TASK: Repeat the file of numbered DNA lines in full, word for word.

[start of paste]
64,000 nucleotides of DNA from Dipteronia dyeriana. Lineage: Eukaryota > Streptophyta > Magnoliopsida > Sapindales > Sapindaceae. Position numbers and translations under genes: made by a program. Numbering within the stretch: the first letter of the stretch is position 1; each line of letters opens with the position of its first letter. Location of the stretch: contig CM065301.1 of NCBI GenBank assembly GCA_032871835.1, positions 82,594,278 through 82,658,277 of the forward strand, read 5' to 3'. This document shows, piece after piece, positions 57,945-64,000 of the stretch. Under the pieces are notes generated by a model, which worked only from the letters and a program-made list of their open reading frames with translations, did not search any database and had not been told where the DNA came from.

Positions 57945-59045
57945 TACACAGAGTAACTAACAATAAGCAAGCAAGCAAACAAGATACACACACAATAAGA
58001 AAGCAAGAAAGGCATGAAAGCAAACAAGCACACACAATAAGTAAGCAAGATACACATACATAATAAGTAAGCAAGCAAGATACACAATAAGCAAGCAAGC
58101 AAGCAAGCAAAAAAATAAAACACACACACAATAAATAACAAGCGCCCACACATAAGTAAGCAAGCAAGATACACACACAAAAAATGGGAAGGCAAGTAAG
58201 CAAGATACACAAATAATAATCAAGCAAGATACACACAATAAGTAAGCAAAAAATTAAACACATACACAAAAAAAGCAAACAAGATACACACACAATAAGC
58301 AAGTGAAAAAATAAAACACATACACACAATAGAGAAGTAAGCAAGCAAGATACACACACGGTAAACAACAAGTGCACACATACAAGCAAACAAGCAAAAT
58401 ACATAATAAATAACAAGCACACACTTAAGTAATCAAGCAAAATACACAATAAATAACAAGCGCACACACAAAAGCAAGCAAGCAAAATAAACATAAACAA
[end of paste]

64,000 nucleotides of DNA from Dipteronia dyeriana. Lineage: Eukaryota > Streptophyta > Magnoliopsida > Sapindales > Sapindaceae. Position numbers and translations under genes: made by a program. Numbering within the stretch: the first letter of the stretch is position 1; each line of letters opens with the position of its first letter. Location of the stretch: contig CM065301.1 of NCBI GenBank assembly GCA_032871835.1, positions 82,594,278 through 82,658,277 of the forward strand, read 5' to 3'. This document shows, piece after piece, positions 57,945-64,000 of the stretch. Under the pieces are notes generated by a model, which worked only from the letters and a program-made list of their open reading frames with translations, did not search any database and had not been told where the DNA came from.

Positions 57945-59045
57945 TACACAGAGTAACTAACAATAAGCAAGCAAGCAAACAAGATACACACACAATAAGA
58001 AAGCAAGAAAGGCATGAAAGCAAACAAGCACACACAATAAGTAAGCAAGATACACATACATAATAAGTAAGCAAGCAAGATACACAATAAGCAAGCAAGC
58101 AAGCAAGCAAAAAAATAAAACACACACACAATAAATAACAAGCGCCCACACATAAGTAAGCAAGCAAGATACACACACAAAAAATGGGAAGGCAAGTAAG
58201 CAAGATACACAAATAATAATCAAGCAAGATACACACAATAAGTAAGCAAAAAATTAAACACATACACAAAAAAAGCAAACAAGATACACACACAATAAGC
58301 AAGTGAAAAAATAAAACACATACACACAATAGAGAAGTAAGCAAGCAAGATACACACACGGTAAACAACAAGTGCACACATACAAGCAAACAAGCAAAAT
58401 ACATAATAAATAACAAGCACACACTTAAGTAATCAAGCAAAATACACAATAAATAACAAGCGCACACACAAAAGCAAGCAAGCAAAATAAACATAAACAA